California, Johns Hopkins University, nine Canadian university
libraries, the National Science Foundation and library collections
from India and China, face similar challenges that limit their
ability to provide a full range of services to library patrons around
the world. And the Internet search engine Google's project to create
a free electronic card catalogue of the library collections of
Oxford, Harvard and Stanford Universities, the University of Michigan
and the New York Public Library, has been slowed by the threat of
litigation in the United States.
These are public-spirited projects, designed to deliver real benefits
to all of humanity. These entities need to have the ability to know,
to a certainty, whether the work of one can be lawfully built upon by
another. They must know whether a work scanned in to give access to a
blind person in Canada can be lawfully archived in Europe. They must
know whether a page scanned in Australia can be translated into
French in Quebec and communicated to Haiti and Francophone Africa.
The entities that develop the technologies that make this all
possible also need legal certainty to continue and expand their
efforts to support universal access, and distance education.
This is not just a question for developing countries. The British
Library is just one of many international libraries undertaking a
project to archive and make available the web-pages produced by its
citizenry as a means of capturing and preserving the quicksilver
years at the dawn of the Internet age. However, the British Library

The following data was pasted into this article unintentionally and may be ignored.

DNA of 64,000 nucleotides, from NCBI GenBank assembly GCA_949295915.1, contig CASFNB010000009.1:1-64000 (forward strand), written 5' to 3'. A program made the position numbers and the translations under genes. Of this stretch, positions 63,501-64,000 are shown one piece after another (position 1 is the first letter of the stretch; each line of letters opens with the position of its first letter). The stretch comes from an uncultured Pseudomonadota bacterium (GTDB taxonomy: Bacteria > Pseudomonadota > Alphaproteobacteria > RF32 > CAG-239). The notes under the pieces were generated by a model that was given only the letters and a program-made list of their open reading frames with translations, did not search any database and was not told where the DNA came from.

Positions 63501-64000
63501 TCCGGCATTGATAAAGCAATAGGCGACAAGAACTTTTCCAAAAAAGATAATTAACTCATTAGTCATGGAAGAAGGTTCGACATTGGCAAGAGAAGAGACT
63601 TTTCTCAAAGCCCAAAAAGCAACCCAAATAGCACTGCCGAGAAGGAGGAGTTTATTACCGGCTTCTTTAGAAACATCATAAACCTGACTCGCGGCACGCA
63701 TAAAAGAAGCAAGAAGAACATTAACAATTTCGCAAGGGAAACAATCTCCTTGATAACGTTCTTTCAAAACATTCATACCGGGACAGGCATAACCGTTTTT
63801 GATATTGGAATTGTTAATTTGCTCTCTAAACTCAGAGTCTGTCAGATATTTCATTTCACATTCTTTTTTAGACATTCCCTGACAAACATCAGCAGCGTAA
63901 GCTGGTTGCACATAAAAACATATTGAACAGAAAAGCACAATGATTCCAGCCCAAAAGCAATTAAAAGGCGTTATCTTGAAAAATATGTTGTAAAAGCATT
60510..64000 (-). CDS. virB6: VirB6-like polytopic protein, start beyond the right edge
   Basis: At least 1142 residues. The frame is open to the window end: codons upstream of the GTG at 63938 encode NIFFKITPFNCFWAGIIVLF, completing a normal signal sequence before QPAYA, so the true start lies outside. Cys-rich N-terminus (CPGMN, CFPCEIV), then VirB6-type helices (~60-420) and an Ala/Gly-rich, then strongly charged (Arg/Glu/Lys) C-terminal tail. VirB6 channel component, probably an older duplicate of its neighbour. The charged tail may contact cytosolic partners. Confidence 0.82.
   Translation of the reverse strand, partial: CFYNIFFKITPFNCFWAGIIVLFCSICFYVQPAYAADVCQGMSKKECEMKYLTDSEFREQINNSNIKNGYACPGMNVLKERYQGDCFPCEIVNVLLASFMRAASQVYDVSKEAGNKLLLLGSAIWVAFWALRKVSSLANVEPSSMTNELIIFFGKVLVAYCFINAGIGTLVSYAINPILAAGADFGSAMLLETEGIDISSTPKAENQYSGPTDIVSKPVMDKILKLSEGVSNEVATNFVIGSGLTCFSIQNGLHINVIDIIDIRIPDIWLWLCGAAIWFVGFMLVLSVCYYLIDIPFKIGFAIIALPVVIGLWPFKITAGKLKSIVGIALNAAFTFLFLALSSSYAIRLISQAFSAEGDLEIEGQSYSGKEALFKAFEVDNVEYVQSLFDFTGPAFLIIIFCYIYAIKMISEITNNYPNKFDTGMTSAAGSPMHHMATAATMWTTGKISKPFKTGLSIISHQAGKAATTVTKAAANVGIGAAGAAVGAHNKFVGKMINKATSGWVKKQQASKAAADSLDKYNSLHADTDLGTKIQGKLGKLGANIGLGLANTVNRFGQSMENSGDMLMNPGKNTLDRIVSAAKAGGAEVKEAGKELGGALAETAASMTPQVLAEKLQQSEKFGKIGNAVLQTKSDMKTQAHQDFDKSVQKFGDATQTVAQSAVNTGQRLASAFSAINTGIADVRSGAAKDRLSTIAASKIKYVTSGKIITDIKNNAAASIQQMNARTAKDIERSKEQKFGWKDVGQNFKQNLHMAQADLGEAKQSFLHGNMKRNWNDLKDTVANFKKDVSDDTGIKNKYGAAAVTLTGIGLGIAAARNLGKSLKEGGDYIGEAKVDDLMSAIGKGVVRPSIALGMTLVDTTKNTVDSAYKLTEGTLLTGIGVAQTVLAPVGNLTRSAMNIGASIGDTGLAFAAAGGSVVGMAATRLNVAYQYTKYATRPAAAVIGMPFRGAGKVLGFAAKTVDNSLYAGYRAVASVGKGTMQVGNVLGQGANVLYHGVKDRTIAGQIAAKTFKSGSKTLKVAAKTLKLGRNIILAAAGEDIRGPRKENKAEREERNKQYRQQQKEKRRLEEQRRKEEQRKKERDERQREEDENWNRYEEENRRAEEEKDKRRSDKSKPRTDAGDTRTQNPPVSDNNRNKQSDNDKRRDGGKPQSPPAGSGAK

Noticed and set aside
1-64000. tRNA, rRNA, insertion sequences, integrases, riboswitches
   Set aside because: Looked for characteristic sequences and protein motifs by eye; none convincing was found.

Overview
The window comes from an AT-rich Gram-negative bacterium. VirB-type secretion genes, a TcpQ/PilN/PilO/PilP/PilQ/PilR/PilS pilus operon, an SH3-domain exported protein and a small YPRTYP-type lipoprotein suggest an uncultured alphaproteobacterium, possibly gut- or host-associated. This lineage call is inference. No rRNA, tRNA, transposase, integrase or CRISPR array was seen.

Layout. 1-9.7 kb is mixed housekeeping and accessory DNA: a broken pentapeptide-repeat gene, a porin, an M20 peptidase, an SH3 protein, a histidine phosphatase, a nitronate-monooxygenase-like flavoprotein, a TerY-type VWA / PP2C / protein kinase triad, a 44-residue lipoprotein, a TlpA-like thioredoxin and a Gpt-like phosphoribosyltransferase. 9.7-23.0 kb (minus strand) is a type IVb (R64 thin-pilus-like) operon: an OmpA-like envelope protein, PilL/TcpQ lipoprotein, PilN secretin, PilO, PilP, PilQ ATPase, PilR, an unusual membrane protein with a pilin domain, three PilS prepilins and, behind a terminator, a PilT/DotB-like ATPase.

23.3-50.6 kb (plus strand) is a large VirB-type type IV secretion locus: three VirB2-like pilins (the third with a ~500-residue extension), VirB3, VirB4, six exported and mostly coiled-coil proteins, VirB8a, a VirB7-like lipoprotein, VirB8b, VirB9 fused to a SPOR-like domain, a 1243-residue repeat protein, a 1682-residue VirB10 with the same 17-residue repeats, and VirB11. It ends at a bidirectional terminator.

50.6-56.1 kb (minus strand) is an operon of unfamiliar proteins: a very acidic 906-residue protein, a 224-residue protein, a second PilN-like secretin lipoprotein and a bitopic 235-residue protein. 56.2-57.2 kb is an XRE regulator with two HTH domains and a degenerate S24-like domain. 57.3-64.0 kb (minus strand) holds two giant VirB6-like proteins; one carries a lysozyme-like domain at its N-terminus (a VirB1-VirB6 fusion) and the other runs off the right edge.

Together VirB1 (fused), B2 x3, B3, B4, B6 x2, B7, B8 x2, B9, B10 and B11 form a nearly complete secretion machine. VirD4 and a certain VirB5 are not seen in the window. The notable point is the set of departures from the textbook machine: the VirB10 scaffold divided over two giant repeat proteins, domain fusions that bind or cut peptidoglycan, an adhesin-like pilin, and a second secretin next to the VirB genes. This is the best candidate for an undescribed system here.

lacks the statutory right to archive, nor to make that archive
available. And so they are embarking upon a Sisyphean labor to
contact and secure permission from every British web-site author, one
at a time, in a series of grinding negotiations. A set of exceptions
and limitations for archiving would make this pointless labour
vanish, so that the archivists could get on with archiving.
EFF firmly believes that a mandatory set of common exceptions and
limitations is required to preserve room for socially beneficial
activities such as distance education, and to foster creativity and
technological innovation across the world.
Accordingly, we welcome the proposal put forward by the honorable
delegate of Chile to discuss these issues and work towards finding
international solutions to the current restrictions on global access
to knowledge. As a first step towards facilitating that discussion,
EFF respectfully recommends that WIPO should commission a study to be
undertaken of the range of limitations and exceptions in respect of
libraries and archives, disabled people and educational uses, that
currently exist in Member States' national copyright regimes, and
make it available to delegates prior to the June 2006 session of the
Standing Committee. This study could build on and complement the
important review of the international legal framework for exceptions
and limitations undertaken by Professor Ricketson in 2003 in WIPO
Thank you for your consideration.